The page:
News You Can Use – July 2020

News You Can Use – July 2020




This recipe can be grilled along side your burgers or hot dogs.

Start with a 10-inch cast iron skillet and add the ingredients in the order listed:

          • 8 oz. package of cream cheese cubed
          • 16 oz.  can refried beans spooned between cubes of cream cheese
          • 2 T. Taco seasoning mix – sprinkled evenly on top
          • 1 cup shredded cheddar cheese
          • 1 cup salsa

Top with another 1 cup shredded Cheddar

Serve hot from the grill and add extra toppings like chopped onions, peppers, black olives, and avocado. Serve with chips.

13630 Ridge Road
Albion, NY  14411
Phone 585 589-6236
Hours 8:00am – 4:00pm


Just Keep Talking

Referral Program


Chance #1
Tell a friend, a colleague, a relative, an acquaintance…whoever…about us.  When they contact us we’ll send you a $20.00 Gift Card


Chance #2
Every month we’ll randomly draw from the month’s Chance #1 qualifiers. The winner will receive a $50.00 Gift Card


Grand Prize
In December, we’ll conduct a random drawing from all the current year’s entries and the winner will receive a new iPad!


3 Chances, 3 Prizes for YOU to WIN!


The Southcott Agency Inc. “Just Keep Talking!” Program Rules:  Available upon request


Update on Refunds & Payment Deferrals

Some insurance companies have refunded premium during the Corona Virus Pandemic.  Please call the office to see how your carrier is dealing with the pandemic.

Today’s  new emergency regulation directs property and casualty insurers to provide flexibility to consumers experiencing financial hardship caused by the pandemic by continuing to extend the grace period for the payment of premiums and fees under auto, homeowners and renters insurance policies, among others. The same relief will be available for businesses with 100 employees or less, independently owned and operated and resident in New York, under auto, homeowners, renters, workers’ compensation, and certain other lines of commercial insurance.

DFS requires property and casualty insurers to provide the following relief to consumers and small businesses who can demonstrate financial hardship due to COVID-19:

  • Provide an extended grace period for the cancellation, conditional renewal or non-renewal of a policyholder’s insurance policy;
  • Allow premiums due but not paid during the 60-day period to be paid over the course of the following year in 12 equal monthly installments; and
  • Waive any late payment fees, and not report late payments to credit rating agencies, during the 60-day period.


**This government policy is somewhat confusing because the deferred payment is actually deferred over the current policy period. Please call the office 585 589-6236 to find out your carrier’s policy on deferment.


Keeping your home cool in the summer

I always look forward to the warm weather that summer brings, but when I’m dreaming of sunny days, I usually forget how difficult it can be to adapt to the heat. Rising temperatures can make even those with the sunniest dispositions rather grumpy. During times when you’re sweating and baking in stifling heat, you want your house to be a cool, comfortable oasis, not a sweltering prison.         

In these situations, your air conditioner can save the day. So here are several tips to make sure your air conditioning unit is working efficiently and effectively:


  • Be sure your air conditioner is properly sized for your home.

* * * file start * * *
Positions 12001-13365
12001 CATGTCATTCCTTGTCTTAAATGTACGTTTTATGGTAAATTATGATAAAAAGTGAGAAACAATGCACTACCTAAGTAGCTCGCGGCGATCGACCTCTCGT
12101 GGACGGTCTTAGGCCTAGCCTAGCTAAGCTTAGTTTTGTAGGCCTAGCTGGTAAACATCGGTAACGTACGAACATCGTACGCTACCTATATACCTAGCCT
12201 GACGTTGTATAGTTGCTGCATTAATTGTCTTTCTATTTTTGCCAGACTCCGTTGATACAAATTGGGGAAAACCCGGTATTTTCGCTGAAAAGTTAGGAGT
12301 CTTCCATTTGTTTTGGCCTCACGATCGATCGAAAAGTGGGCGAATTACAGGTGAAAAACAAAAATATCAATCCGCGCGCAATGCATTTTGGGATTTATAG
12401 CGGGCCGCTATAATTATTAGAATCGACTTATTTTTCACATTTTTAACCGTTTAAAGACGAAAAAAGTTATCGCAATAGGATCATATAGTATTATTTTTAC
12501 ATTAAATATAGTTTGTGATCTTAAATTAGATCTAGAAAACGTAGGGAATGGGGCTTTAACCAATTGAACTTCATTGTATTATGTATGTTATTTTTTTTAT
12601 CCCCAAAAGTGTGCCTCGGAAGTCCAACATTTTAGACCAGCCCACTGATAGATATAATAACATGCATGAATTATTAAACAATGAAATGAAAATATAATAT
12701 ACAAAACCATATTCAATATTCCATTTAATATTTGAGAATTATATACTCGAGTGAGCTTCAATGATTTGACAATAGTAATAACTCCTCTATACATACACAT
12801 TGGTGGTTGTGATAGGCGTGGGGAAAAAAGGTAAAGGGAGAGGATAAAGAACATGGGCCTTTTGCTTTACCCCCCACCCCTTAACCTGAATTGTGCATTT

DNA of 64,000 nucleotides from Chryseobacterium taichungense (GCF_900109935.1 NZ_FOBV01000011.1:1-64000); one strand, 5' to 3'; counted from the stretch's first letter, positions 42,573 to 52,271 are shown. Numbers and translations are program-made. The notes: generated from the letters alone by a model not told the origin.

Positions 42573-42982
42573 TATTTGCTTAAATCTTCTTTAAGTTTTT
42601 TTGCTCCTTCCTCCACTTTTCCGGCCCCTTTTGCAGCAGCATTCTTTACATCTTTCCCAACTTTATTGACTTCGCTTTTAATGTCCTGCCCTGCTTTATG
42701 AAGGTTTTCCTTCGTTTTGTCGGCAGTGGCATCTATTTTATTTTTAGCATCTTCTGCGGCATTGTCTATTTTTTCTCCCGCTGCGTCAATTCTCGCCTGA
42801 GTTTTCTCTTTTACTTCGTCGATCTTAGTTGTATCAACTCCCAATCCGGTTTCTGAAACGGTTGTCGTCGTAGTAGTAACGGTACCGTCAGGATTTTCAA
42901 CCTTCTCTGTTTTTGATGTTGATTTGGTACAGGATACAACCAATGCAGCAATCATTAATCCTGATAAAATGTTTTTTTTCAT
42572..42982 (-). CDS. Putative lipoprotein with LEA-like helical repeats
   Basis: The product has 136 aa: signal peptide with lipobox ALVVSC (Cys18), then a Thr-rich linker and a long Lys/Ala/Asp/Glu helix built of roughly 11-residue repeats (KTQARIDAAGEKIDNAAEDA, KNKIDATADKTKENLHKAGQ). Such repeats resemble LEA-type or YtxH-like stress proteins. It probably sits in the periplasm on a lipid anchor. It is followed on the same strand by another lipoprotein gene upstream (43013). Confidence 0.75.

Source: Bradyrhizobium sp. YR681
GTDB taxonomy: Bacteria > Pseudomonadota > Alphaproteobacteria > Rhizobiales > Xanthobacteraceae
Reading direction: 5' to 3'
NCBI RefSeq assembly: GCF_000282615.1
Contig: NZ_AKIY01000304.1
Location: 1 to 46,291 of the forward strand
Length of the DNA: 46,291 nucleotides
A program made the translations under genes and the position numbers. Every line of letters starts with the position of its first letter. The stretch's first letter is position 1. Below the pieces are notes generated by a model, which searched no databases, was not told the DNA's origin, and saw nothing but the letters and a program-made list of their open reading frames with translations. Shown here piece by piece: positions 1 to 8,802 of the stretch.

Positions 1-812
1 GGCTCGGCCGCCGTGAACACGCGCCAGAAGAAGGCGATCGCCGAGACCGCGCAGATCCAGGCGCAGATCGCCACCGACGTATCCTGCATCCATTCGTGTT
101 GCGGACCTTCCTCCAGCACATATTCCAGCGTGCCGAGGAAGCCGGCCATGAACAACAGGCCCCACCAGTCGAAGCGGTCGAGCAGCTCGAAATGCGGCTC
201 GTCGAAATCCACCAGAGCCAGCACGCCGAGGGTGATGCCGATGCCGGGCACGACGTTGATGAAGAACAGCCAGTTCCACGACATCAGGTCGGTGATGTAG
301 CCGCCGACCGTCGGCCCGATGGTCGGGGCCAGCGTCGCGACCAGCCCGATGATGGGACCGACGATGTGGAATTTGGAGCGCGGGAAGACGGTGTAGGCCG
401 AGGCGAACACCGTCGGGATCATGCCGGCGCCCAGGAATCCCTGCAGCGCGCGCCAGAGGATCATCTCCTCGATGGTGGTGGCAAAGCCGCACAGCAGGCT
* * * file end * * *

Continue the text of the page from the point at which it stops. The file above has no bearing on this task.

• Avoid air conditioning unused rooms.
  • Ensure that your air ducts are properly sealed and insulated.
  • Provide shade for the outside half of your air conditioner.
  • Clean your air conditioner’s air filter at least once a month to increase the air flow.

A well-functioning air conditioner is great for surviving the summer heat. But constantly keeping one running uses a lot of energy and raises monthly electric bills. To cut down on energy usage, it’s a good idea to have a few alternatives for beating the heat. Here are a few ideas for staying cool in your home during the summer without air conditioning:

  • Cook your meals outside on a grill instead of preparing food with an indoor stove or oven.
  • Open the windows and let the cooler nighttime air in before you go to bed.
  • Turn on bathroom fans after you take a shower and turn on the exhaust fan in your kitchen after you cook. This will blow away the hot air that is created by both activities.
  • Unplug your electronics when they are not in use. Even if they are turned off, your gadgets will produce heat when they are plugged in.
  • Make sure your house is properly insulated. A well-done insulation project will keep your home cool in the summer as well as warm in the winter.
  • Plant trees around your home to create shade.
  • Refrain from using appliances like dishwashers until cooler parts of the day.
  • Sleep with cotton bed sheets instead of satin, silk or polyester. Cotton is lightweight and will allow for much more airflow.
  • Be creative and experiment with fans. Try facing box fans out the windows so they push away hot air, or make a DIY air conditioner by placing a pan or bowl of ice in front of a fan.
  • Turn off the lights as often as you can. Light bulbs give off heat, so try to use them minimally and take advantage of summer’s longer daylight hours.

These ideas may be exactly what you need to keep your home cool in the summer. Making sure you and your family are comfortable at home is the first step to making the most of this wild and wonderful season!


  • Over 150 million hot dogs will be eaten this 4th of July
  • Oddly, the majority of our nations flags and patriotic paraphernalia are made in China.
  • The first 4th of July party was held at the white house in 1801.
  • The 4th of July was not declared a national holiday until 1941.